Wednesday, October 23, 2013

Hat's off!

No, the beret is on.
 The beret was blocked and came out just fine.

How to block a beret? Find a large dinner plate (the same size as the kraft paper pattern used for weaving). Thanks to Elizabeth Zimmerman for this tip in her book Knitting Without Tears.

 Dampen the top of the beret in lukewarm water, squeeze most of the water out, roll in a terry towel to absorb more moisture, and then stretch it over the plate.
 Don't stretch the knitted ribbing.
Let it dry away from heat or sunlight for 24 hours.

This project will be in the next book following Knitter's Weaving Book. The next book will be called Knitters' Weaving Projects.

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Sunday, October 20, 2013

Around and around and around

This is fun. I am knitting on a circular needle around my checked beret fabric. After I darned in the outside yarns (picks and warps) of the circular woven piece I picked up the loops around the edge and knitted two rows. (See my last post for a starting picture.) I then did two decreasing rows and went back to plain knitting.

As a quilter I've been using store-bought fabric for years and years. Now I'm weaving my own fabric. I love the way the red and white check came out.

I'm doing the final ribbed band right now. I hope I get it off the needle and block it tonight. Blocking wet wool takes a least a day for drying. Tune in again soon.

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Tuesday, October 15, 2013

Box of books

 It is fun to get a big box of books -- my Knitter's Weaving Book is all printed. Now copies are ready to go out in the world.

My friend Katie and I went to the Lambtown Festival in Dixon 10 days ago. I introduced my KWB to a few yarn vendors. We watched the sheep shearing competition for over two hours.

 There was a Sheep to Shawl competition, too. Three teams of spinners and weavers started at 10 a.m. with a washed sheep fleece and turned it into a 19-inch by 72-inch shawl by 4 p.m. The spinners (two to a team) grabbed rolags of carded fleece from the carders and began to spin yarn. The weaver (1 on each team) waited patiently for the first yards of yarn so she could begin weaving (the looms were already warped). One person on a team was assigned to be an information source and tell the public what was going on. The information person could switch assignments and take a spinner or a the weaver's place, and someone else became the explainer. We checked on the progress on and off throughout the day. One team had to drop out near the end due to a mechanical problem. The first to finish was not necessarily the winner because the teams were judged on the quality of the shawl design. It was fun to watch.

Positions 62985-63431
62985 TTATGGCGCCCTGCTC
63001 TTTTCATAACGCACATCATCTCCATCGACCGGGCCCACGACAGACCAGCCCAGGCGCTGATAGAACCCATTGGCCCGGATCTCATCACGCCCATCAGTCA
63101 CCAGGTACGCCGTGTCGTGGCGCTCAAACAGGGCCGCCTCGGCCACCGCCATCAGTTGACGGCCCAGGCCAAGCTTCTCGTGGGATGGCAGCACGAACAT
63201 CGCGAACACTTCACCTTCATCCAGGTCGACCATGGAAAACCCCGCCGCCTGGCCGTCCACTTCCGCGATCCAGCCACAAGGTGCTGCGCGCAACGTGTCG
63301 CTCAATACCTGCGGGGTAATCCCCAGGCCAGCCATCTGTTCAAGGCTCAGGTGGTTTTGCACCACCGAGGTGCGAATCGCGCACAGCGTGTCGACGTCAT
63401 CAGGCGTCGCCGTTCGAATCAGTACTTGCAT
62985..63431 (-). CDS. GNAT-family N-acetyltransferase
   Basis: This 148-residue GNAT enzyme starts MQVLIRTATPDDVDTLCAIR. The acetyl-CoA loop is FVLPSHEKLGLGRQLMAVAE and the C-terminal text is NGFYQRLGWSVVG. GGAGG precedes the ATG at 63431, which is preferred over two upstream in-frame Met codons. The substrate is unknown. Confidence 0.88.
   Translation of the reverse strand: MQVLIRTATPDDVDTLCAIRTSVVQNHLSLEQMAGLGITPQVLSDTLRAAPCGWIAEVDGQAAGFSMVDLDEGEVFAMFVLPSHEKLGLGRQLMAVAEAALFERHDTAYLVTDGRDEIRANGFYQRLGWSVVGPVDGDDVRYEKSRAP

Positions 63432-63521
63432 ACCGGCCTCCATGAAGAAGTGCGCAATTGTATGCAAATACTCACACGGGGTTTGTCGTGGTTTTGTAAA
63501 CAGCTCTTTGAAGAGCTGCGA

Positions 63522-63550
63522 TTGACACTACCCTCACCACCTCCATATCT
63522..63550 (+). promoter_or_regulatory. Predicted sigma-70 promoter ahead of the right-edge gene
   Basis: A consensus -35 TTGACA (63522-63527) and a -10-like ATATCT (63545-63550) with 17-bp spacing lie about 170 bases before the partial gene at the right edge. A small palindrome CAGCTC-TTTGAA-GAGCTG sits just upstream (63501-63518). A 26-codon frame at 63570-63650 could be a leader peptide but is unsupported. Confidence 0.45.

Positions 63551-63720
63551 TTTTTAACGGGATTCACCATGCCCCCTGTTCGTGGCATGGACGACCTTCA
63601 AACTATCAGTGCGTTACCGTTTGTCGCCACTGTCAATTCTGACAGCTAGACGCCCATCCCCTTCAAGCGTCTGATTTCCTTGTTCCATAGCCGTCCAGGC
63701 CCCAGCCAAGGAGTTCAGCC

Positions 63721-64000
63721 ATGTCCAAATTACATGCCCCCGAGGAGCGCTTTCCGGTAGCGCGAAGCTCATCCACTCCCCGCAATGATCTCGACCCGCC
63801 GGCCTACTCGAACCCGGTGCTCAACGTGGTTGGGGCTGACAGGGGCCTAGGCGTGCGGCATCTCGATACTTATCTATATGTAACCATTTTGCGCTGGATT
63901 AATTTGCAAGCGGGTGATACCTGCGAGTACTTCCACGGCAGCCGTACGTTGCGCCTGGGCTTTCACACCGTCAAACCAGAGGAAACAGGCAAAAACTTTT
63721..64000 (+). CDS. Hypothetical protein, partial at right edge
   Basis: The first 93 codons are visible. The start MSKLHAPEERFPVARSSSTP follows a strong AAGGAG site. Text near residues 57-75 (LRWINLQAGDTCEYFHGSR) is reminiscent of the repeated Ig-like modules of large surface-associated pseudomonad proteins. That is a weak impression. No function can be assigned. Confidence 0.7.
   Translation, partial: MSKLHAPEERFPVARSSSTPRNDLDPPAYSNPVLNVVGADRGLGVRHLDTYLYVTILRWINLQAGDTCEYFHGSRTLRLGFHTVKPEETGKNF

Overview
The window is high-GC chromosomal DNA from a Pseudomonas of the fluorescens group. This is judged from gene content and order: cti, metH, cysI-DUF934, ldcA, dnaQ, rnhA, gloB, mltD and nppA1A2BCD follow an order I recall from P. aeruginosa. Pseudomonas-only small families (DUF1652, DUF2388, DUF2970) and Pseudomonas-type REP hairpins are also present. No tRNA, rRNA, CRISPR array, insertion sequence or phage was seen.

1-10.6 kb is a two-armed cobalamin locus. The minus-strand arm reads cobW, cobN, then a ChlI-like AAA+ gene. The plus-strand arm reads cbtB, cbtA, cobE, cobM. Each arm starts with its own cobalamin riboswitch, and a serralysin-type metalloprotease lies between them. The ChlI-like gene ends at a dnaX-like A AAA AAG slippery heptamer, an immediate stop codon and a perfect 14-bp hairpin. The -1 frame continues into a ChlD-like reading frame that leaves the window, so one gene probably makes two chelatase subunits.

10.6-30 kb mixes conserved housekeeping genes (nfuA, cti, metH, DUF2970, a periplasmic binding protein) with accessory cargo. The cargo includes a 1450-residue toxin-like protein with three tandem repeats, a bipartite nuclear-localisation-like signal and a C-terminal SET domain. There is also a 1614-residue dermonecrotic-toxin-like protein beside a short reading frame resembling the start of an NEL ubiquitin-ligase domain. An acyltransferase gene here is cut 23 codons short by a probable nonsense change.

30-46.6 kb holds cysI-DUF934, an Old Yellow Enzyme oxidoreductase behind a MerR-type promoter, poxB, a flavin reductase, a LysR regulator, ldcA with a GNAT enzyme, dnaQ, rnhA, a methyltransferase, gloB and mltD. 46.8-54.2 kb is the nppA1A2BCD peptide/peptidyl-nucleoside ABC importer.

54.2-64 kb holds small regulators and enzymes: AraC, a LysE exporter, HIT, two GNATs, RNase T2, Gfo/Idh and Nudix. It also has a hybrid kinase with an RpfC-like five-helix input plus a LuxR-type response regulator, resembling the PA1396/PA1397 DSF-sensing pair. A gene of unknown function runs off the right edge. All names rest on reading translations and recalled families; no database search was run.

I'm looking forward to getting my Knitter's Weaving Book on the market. If you know of a good place for me to send a review copy, please tell me. You can buy a copy by going to my Thresh Publications website (or clicking on the graphic below) and using PayPal.
 I am working on a project for the next book, Knitters' Weaving Projects. Right now I'm weaving a checked beret with a knitted headband. I am looking for projects and will be holding a contest to find good ones. Let me know if you are interested.
So far, so good.

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